Will this end in tragedy? Another school shooting – more victims? Or does fate have something more in mind. For Frank. And his future…?

A micro short, Freak packs a lot of emotion into a single page. Perfect for a director on a mini-budget. But looking for maximum impact.

About the writer: Rick Hansberry has written/produced several short films, including the SAG Foundation award-winning “Branches.” He teaches screenwriting seminars and workshops in the Central Pennsylvania area and is presently available for hire for new story ideas, rewrites and adaptations. He can be reached at djrickhansberry – AT – msn, (cell phone 717-682-8618) and IMDB credits available here.

Pages: 1

Budget: Pretty minor. Two settings. A number of extras for the football game.





All screenplays are copyrighted to their respective authors. All rights reserved. The screenplays may not be used without the expressed written permission of the author.

Tuesday, May 19, 2015

That Smell – Short Script Review (Available for Production) - posted by wonkavite

That Smell

A young man with a passion for pleasant aromas is lured into the underground world of book sniffing.

Remember your first book as a kid? (Millennials need not apply.) I can. Vividly. Thinking back, I can still smell the aroma of the hard cover. The scent of every period and comma. The fragrance of the illustrations. Remember spending hours under the covers with a flashlight – inhaling each page like literary cocaine?

Okay, well, every kid’s experience may be different. But for bookworms, it’s a milestone in their lives.

And as physical books make way for PDFs, it’s a rite of passage that will be truly missed. Cause sniffing a Kindle? Not the same.

Writer Jason K. Allen takes the experience to the next level, with his short script That Smell. It’s the story of Nate and Trisha; two young people who find romance while comparing the aromatic qualities of a first-edition Steinbeck to a dime store graphic novel.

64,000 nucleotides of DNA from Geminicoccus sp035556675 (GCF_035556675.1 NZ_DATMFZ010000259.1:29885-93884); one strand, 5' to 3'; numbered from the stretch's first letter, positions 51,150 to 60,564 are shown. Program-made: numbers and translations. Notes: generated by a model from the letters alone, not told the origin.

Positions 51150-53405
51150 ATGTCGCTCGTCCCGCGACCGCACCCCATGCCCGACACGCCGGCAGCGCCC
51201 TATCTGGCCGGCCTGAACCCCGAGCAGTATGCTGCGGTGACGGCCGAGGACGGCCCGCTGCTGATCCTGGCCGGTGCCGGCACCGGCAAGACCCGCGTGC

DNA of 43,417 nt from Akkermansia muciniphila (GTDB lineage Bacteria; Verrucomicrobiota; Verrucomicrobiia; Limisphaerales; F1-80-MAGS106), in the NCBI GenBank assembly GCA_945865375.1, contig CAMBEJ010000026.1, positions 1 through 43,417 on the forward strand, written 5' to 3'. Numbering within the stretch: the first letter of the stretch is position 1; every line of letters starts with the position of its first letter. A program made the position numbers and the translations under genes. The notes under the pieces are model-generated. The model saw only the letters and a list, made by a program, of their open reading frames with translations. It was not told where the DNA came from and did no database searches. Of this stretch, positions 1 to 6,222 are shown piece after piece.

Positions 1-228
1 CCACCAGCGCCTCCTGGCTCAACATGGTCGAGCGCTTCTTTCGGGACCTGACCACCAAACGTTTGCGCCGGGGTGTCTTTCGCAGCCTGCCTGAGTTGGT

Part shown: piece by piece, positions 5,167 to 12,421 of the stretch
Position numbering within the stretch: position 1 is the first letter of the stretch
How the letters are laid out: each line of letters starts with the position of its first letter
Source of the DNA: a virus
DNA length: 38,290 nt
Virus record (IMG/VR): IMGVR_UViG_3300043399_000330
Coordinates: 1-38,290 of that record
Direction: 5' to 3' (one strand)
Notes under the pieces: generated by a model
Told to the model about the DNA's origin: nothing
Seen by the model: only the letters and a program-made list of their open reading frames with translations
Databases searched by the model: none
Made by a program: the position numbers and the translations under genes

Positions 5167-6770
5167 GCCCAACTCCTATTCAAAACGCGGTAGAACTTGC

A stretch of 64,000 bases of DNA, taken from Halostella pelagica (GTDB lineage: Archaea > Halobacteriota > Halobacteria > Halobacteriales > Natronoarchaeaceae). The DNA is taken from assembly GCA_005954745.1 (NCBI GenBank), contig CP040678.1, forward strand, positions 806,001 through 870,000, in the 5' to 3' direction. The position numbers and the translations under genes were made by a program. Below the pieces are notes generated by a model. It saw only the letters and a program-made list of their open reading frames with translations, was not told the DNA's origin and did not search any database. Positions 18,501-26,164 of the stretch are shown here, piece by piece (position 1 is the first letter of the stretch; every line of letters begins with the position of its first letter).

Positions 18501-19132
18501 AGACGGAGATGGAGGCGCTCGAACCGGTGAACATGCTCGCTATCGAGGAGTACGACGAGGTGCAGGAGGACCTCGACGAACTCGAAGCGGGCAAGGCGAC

President of the local chapter of Aromas in Literature, Trish discovers Nate in the library, guiltily sniffing books in secret. Yep, he’s a newbie. Green in the gills. Rough around the edges – but with promising olfactory senses. Nate’ll need rigorous training to measure up to Trish’s rarified standards… and to qualify as a full fledged book sniffing member.

Will Nate and his nose make the grade? Or get abandoned in the paper recyclable trash heap of time? (And if Trish lets him in, will he join the A.I.L. volleyball team?)

Confused yet? Don’t be. A kinky combination of Dead Poets Society and Fifty Shades of Grey, That Smell is a comedy for all five senses. And custom made for quirky directors.

Pages: 8

Budget: Minimal. All you need is a local library or bookstore (if you can find one). Just remember to use your inside voices.

About the guest reviewer: David M Troop resumed writing in 2011 after a twenty-five year hiatus.  Since then, he has written about 50 short scripts, two of which have been produced.   Dave would like to make it three.  He is a regular, award-winning contributor to  Born on the mean streets of Reading, PA, Dave now resides in Schuylkill Haven with his wife Jodi and their two lazy dogs Max and Mattie. He can be reached at dtroop506 “AT” Gmail

About the writer: Jason K. Allen is a writer and filmmaker from Nashville, Tennessee. His produced short scripts include AMERICAN SOCK, which won Best Screenplay at the 2014 San Diego Film Awards, and AUTUMN LOVERS, winner of the Audience Award at the 2013 Artlightenment Festival in Nashville. He also wrote the feature film LUCKY FRITZ starring Julia Dietze (IRON SKY) and Corey Feldman. Jason is also a wilderness guide, nature photographer, and published author. See IMDB for his complete credits:





All screenplays are copyrighted to their respective authors. All rights reserved. The screenplays may not be used without the expressed written permission of the author.